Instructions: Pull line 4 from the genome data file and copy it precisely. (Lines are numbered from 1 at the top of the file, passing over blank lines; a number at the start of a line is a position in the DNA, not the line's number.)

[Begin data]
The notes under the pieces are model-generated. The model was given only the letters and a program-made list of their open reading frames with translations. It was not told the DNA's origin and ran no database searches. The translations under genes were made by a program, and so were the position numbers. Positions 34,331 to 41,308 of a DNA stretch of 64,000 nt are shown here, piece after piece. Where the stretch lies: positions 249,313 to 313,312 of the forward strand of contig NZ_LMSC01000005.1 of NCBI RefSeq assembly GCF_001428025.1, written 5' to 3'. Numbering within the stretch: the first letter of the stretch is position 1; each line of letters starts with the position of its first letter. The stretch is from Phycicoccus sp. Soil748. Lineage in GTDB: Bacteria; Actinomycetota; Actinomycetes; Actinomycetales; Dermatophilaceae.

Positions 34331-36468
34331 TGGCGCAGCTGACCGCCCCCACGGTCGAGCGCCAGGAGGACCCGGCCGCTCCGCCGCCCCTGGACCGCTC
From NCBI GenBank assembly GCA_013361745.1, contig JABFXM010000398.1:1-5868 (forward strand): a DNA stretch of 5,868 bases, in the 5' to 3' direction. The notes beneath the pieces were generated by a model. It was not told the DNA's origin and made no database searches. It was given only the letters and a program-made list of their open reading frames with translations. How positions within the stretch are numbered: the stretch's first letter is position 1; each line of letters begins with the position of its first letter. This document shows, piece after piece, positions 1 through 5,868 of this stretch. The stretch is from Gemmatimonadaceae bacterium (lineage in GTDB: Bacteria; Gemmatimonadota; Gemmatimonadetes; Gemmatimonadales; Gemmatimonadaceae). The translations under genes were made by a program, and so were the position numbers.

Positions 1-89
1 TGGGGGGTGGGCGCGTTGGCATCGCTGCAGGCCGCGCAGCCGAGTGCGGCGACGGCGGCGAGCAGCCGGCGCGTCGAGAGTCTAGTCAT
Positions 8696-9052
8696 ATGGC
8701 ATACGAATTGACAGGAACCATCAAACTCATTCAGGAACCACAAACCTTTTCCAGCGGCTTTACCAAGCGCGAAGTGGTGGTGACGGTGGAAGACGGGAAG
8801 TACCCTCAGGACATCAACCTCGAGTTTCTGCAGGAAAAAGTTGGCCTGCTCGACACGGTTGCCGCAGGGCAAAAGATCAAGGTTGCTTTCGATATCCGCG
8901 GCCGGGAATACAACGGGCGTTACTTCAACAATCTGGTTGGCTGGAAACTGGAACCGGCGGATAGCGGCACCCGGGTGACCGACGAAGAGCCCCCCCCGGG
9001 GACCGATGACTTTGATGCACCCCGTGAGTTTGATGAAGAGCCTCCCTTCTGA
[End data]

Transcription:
From NCBI GenBank assembly GCA_013361745.1, contig JABFXM010000398.1:1-5868 (forward strand): a DNA stretch of 5,868 bases, in the 5' to 3' direction. The notes beneath the pieces were generated by a model. It was not told the DNA's origin and made no database searches. It was given only the letters and a program-made list of their open reading frames with translations. How positions within the stretch are numbered: the stretch's first letter is position 1; each line of letters begins with the position of its first letter. This document shows, piece after piece, positions 1 through 5,868 of this stretch. The stretch is from Gemmatimonadaceae bacterium (lineage in GTDB: Bacteria; Gemmatimonadota; Gemmatimonadetes; Gemmatimonadales; Gemmatimonadaceae). The translations under genes were made by a program, and so were the position numbers.